Can you take carvedilol for years?
You may not feel any different when you take carvedilol for high blood pressure, but this does not mean it’s not working. It’s important to keep taking your medicine. Usually, treatment with carvedilol is long term. It may be for the rest of your life.
What are the dangers of taking carvedilol?
you should know that carvedilol may cause dizziness, lightheadedness, and fainting, especially when you get up too quickly from a lying position. This is more common when you first start taking carvedilol. To avoid this problem, get out of bed slowly, resting your feet on the floor for a few minutes before standing up.
How long can I take carvedilol?
For left ventricular dysfunction after a heart attack: Adults—At first, 20 milligrams (mg) once a day for 3 to 10 days. Your doctor may adjust your dose as needed. However, the dose is usually not more than 80 mg once a day.
What is a good replacement for carvedilol?
The best replacement for carvedilol will depend on the condition being treated. There are only two medications FDA-approved to treat heart failure other than carvedilol: bisoprolol and metoprolol succinate. Other examples of beta-blockers include atenolol, nebivolol, and propranolol.
Is carvedilol hard on your kidneys?
For people with kidney problems: Carvedilol can worsen your kidney function if you have heart failure. You’re at a higher risk if you have low blood pressure or heart or vascular disease. Your doctor will monitor your kidney function and may lower your dosage or stop your treatment with carvedilol.
Can carvedilol cause liver damage?
Introduction. Carvedilol is a unique antihypertensive medication with activity against both alpha- and beta-adrenergic receptors. Carvedilol has been linked to at least one instance of clinically apparent liver injury.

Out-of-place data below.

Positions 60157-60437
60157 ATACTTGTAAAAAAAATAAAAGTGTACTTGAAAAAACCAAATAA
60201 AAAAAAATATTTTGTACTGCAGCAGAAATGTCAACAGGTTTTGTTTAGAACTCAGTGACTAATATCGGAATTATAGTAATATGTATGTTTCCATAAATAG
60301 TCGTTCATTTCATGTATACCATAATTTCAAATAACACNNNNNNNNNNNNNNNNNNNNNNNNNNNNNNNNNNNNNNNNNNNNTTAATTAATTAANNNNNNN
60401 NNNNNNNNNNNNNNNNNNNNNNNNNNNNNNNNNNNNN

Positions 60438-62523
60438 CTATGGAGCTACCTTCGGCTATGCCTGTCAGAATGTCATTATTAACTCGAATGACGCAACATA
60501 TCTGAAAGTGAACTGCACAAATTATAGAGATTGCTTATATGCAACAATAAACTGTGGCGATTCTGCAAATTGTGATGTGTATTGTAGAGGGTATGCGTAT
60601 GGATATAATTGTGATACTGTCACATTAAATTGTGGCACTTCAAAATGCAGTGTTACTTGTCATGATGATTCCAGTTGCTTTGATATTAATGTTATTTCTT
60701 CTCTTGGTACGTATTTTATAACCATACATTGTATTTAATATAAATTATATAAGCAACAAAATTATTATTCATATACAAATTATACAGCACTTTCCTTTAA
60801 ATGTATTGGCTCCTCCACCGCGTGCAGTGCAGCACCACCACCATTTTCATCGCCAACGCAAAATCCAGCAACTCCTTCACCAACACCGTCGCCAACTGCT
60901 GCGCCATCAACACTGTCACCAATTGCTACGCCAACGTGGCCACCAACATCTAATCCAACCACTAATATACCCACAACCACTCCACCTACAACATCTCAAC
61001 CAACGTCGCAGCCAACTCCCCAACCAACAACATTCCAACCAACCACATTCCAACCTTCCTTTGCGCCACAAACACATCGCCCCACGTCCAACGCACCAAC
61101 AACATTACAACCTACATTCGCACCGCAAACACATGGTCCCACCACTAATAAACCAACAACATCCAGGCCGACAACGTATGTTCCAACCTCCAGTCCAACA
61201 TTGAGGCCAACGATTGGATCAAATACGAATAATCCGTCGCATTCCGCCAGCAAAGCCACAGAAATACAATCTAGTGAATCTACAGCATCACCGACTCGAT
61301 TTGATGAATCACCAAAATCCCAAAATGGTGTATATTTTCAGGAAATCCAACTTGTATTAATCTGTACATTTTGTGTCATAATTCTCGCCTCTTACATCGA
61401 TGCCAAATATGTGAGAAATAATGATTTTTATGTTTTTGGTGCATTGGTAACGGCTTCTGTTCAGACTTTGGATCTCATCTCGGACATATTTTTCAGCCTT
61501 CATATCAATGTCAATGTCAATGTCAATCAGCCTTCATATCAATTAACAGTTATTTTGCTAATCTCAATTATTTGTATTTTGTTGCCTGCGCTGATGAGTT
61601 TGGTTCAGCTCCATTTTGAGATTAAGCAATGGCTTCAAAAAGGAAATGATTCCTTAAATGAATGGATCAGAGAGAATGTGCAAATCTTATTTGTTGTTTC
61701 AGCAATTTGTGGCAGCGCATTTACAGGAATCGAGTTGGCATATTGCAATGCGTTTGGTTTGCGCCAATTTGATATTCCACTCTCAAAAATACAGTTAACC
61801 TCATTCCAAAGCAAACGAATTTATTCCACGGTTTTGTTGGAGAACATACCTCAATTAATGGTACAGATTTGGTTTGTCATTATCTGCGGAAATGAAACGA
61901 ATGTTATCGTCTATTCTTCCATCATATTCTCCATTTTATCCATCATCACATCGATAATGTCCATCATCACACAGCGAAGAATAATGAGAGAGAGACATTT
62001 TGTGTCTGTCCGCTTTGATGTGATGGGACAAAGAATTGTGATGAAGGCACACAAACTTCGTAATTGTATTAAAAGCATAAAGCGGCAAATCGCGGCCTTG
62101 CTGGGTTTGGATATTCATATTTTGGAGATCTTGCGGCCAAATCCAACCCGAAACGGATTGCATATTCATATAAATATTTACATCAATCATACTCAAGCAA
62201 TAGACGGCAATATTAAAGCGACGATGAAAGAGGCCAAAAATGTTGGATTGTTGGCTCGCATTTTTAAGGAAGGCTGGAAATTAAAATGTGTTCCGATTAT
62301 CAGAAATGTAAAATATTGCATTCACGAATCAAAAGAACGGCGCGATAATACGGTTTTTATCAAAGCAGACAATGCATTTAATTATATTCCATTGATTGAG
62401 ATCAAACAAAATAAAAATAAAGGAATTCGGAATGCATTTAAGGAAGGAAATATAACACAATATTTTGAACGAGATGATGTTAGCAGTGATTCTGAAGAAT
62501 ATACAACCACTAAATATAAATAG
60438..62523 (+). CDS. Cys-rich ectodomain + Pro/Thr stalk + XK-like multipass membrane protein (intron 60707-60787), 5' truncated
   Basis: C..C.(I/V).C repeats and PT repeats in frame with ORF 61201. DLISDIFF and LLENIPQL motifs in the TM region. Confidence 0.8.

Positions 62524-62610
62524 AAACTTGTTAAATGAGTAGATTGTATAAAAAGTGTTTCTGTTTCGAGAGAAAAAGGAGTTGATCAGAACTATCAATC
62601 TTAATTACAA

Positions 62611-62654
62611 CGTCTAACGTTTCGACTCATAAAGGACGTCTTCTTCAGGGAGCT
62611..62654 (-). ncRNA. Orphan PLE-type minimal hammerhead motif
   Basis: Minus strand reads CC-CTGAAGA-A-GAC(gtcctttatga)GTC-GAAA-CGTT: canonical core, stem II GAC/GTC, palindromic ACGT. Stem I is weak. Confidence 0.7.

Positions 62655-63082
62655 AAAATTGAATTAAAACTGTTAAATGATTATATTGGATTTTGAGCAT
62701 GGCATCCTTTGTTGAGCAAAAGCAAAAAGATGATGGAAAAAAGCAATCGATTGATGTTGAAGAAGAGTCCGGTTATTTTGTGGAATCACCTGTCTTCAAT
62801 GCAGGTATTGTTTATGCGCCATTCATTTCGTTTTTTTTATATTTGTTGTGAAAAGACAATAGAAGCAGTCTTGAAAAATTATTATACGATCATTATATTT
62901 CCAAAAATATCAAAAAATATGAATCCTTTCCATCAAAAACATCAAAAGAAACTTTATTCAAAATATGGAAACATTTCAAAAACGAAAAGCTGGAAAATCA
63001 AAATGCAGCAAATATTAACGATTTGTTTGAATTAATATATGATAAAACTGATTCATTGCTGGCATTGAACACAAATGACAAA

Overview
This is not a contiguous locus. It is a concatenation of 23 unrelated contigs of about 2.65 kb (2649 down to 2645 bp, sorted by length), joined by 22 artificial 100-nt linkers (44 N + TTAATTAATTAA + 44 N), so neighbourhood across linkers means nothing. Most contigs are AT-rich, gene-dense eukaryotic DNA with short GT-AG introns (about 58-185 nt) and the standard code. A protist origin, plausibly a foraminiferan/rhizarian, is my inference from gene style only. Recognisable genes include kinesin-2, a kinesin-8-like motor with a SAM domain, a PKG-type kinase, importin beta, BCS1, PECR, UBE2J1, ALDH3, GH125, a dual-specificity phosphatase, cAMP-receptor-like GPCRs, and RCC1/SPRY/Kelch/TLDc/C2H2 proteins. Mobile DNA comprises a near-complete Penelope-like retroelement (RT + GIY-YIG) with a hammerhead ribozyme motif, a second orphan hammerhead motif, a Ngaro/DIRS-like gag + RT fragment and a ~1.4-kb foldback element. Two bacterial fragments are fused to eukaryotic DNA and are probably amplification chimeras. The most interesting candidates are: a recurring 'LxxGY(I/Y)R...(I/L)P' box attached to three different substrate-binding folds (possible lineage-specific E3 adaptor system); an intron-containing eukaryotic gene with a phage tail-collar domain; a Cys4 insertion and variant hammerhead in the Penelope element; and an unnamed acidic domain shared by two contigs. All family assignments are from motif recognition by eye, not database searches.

Who should not take carvedilol?
You should not take carvedilol if you are allergic to it, or if you have:
- asthma, bronchitis, emphysema;
- severe liver disease; or.
- a serious heart condition such as heart block, “sick sinus syndrome,” or slow heart rate (unless you have a pacemaker).
Is carvedilol a good drug?
Coreg (Carvedilol) is good for treating high blood pressure and managing heart failure, especially after a heart attack. Coreg (Carvedilol) also comes in an oral extended-release (ER) capsule.
Does carvedilol affect sleep?
5) Beta blockers Beta blockers like carvedilol (Coreg) are another group of medications that treat high blood pressure and also arrhythmias. Not only can beta blockers cause insomnia, but they may also cause nightmares. This is because beta blockers reduce your body’s secretion of the melatonin hormone at night.
Is 6.25 mg of carvedilol a lot?
Adults—At first, 6.25 milligrams (mg) two times a day. Your doctor may adjust your dose as needed. However, the dose is usually not more than 25 mg two times a day. Children—Use and dose must be determined by your doctor.
Does carvedilol cause joint pain?
Carvedilol (Coreg) is a type of medication known as a beta blocker, which relaxes the muscle cells in the heart and blood vessels to lower blood pressure. Carvedilol is used to treat high blood pressure and heart failure. almostUp to 6% of people who take it report joint aches and back pain.
Does carvedilol make you pee more?
chest pain, dry cough, wheezing, chest tightness; heart problems–swelling, rapid weight gain, feeling short of breath; or. high blood sugar–increased thirst, increased urination, dry mouth, fruity breath odor.
Which is safer metoprolol or carvedilol?
According to studies, carvedilol and metoprolol are just as good at improving the chances of survival after a heart attack. Both medications significantly reduce the risk of another heart attack from occurring, and there are no obvious differences between the 2 on this front. Winner = both.
How long can you stay on beta blockers?
How long can I stay on beta blockers? You can use beta blockers for extended periods. In some cases, especially for adults over 65, it’s possible to use them for years or indefinitely.
What heart rate is too low on beta blockers?
Bradycardia with associated hypotension and shock (systolic BP